When the Lorwolm use the term "leave this planet", I think they are talking about death, but I am not sure. They might be referring to a journey. To the Lorwolm, death and life are part of the same journey. They do not think of death as an absence of life, since they have died and lived many times. They regard death as a process of life, and fear it no more than we fear things like sleeping and digestion.

"Will she be an important person?" I asked Ga-ukogomen, but as soon as I spoke I realized it was an unnecessary question. Everything the Lorwolm tell me will have significance, some day in the future.

"She will be the last Mesiok," Ga-ukogomen repeated. "Her name will be a key to a locked book and a doom to a continent."

Copyright © 2010 Eirene Kuanyin Skadhi
lorwolm: (Tsitao-utna's pencil#5)
In the sixth gyre of the Age of Four Wandering Moons:

A new mood stirs under those yellow leafed boughs
Which shake
Within the impressed abstraction of scrolls from
Both 17th centuries.
A spring of words overflows the closest drawn goal in steel—
Poetry generated in a wide range of free-given street noise,
Raising delicate hopes for the strength of the resolved city.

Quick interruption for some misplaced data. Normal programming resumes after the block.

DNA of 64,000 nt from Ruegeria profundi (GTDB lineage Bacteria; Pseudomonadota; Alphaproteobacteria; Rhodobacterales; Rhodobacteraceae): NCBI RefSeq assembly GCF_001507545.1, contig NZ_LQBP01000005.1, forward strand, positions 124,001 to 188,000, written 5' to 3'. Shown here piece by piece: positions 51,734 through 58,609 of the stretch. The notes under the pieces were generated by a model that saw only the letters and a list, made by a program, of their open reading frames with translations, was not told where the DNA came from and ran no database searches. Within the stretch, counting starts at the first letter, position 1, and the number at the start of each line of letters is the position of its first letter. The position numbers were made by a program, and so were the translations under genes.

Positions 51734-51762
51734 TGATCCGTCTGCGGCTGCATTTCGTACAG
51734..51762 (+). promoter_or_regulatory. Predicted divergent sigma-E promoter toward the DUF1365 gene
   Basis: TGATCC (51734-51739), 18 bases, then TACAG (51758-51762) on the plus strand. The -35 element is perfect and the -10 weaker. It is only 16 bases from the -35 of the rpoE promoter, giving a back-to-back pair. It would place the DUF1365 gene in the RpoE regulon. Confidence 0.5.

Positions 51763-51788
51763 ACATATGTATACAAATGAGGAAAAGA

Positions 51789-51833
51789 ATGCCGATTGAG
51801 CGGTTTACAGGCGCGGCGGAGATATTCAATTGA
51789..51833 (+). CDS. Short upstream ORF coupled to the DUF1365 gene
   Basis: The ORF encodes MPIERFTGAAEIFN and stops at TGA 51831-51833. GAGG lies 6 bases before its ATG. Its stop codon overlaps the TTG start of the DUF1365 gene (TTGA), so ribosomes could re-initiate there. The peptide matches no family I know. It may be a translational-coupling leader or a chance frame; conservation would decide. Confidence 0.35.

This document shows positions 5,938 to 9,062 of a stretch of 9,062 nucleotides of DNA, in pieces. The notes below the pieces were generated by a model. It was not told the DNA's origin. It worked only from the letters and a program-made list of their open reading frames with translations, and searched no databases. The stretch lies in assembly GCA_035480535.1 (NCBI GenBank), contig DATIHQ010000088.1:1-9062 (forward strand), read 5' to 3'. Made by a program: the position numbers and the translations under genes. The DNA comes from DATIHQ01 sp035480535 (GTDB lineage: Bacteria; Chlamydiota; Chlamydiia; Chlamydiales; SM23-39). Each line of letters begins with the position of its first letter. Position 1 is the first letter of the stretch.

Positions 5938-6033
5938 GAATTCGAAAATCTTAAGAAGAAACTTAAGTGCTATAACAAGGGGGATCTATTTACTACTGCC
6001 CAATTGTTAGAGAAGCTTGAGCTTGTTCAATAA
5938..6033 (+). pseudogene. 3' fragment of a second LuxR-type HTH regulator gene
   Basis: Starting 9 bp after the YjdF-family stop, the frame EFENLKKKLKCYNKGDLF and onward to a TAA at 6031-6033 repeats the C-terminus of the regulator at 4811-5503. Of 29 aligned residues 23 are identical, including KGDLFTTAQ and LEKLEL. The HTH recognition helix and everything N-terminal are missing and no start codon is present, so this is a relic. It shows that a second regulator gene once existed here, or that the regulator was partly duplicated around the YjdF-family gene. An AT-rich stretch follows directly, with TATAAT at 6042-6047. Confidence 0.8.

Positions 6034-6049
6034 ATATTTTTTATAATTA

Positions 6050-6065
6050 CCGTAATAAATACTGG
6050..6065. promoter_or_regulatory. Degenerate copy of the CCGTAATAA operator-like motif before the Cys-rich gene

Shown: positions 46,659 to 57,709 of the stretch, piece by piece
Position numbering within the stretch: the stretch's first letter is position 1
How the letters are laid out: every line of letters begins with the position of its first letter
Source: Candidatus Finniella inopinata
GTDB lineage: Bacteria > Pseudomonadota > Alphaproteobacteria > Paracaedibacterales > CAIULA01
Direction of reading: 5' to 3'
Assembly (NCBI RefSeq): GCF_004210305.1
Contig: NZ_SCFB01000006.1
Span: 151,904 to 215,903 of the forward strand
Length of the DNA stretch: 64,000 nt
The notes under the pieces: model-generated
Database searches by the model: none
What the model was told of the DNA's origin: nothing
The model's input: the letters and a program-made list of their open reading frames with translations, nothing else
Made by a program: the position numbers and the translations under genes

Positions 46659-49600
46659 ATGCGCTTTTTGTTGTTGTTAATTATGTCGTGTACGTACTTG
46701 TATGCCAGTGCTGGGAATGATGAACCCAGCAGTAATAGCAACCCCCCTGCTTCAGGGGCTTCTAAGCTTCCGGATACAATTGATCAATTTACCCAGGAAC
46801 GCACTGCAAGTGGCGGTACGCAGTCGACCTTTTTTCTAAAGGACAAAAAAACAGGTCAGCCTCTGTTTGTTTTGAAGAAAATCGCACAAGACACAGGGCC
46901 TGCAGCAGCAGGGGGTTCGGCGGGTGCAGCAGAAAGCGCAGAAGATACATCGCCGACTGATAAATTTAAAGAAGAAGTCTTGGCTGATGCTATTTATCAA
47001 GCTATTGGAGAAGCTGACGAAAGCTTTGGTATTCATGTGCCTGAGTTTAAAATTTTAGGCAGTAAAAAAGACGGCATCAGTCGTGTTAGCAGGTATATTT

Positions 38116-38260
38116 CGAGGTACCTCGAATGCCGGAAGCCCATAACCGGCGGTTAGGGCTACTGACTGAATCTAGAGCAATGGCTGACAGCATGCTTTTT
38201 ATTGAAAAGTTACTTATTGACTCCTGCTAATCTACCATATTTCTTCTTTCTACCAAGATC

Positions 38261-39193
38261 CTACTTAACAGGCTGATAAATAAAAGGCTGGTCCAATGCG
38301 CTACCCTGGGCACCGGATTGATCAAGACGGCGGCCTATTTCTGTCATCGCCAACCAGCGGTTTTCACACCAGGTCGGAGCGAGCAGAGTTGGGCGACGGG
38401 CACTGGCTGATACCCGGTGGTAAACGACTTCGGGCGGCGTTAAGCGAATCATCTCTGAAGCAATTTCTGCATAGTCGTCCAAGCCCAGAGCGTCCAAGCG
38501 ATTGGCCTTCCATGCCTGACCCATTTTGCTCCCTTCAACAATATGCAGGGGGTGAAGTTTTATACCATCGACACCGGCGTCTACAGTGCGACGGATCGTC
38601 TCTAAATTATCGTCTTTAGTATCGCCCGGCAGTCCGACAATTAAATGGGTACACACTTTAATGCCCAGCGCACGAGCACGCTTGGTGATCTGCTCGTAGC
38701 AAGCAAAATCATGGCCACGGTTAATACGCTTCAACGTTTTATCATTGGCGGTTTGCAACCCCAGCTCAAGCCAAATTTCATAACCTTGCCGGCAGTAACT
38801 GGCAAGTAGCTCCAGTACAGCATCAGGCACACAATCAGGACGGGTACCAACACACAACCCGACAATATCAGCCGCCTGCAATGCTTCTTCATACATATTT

The first two lines of the books of a feather-robed sage
Written on a thousand rolls of silk kept for all good:
Elusive time immediately experienced is frequently unfair.
Question or believe, but light travels slowly within the grave.

From the tale of the count who has not yet named a successor:
The countess arrays her daughter in her most resplendent robes
Clear-cut as laquered satin, gently shaped as the lining of
A seashell.
lorwolm: (Tsitao-utna's pencil#5)
In the second gyre of the Age of Four Wandering Moons:

A critical juncture will be overtaken by
The Dawn-breaker;
Queer and base, his sublimity is barely perceptible;
Cunning and brave, no-one will judge him at his
True value.
Three unimpeachable historians will call him villain,
A shabby clown performing in tapestried parlors.

In iron shoes and a steel jacket with prismatic
Dorsal plates,
A prisoner languishing in the cavern of a hundred walls,
Retains stewardship of ten thousand illuminated
Manuscripts.
Light and glory, honors and commendations, reward
Her perseverance.

Parched encroachments into every water on earth
Will be forestalled by a deep reservoir for the
Entire planet;
The lion's share for two million in the sacrificed
Territories.
lorwolm: (Tsitao-utna's pencil#11)
In the ladder gyre of the Age of Four Wandering Moons:

The odabild of Zaurik, the buried host, a lord of ruin--
His transport vessel crossing the waves of the air realm
With Percevirmal’s lions, guarding the velvet bones
Of ninety-seven books,
Is finally demolished in three attacks from
The fire griffin,
Before his testimony can be heard by the poisoned seer.

A red branch and a white branch act for
The unawed nations
Exiled to the farther coast of the female pope called Salt.
The male pope known by his peacock dagger and graffiti
Demands that they return a great relic they stole.

The innermost walls of the giant planet fall away
In copper and arsenic, in plumes
Of white, yellow and brown;
The satellites fall silent amidst the roar
Of erupting sulfur.